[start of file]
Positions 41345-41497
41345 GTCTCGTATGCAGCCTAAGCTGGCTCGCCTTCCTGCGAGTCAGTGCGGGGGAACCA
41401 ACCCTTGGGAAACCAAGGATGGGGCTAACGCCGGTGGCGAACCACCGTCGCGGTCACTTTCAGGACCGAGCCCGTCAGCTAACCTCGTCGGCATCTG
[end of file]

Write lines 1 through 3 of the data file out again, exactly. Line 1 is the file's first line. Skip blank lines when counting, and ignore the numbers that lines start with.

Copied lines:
Positions 41345-41497
41345 GTCTCGTATGCAGCCTAAGCTGGCTCGCCTTCCTGCGAGTCAGTGCGGGGGAACCA
41401 ACCCTTGGGAAACCAAGGATGGGGCTAACGCCGGTGGCGAACCACCGTCGCGGTCACTTTCAGGACCGAGCCCGTCAGCTAACCTCGTCGGCATCTG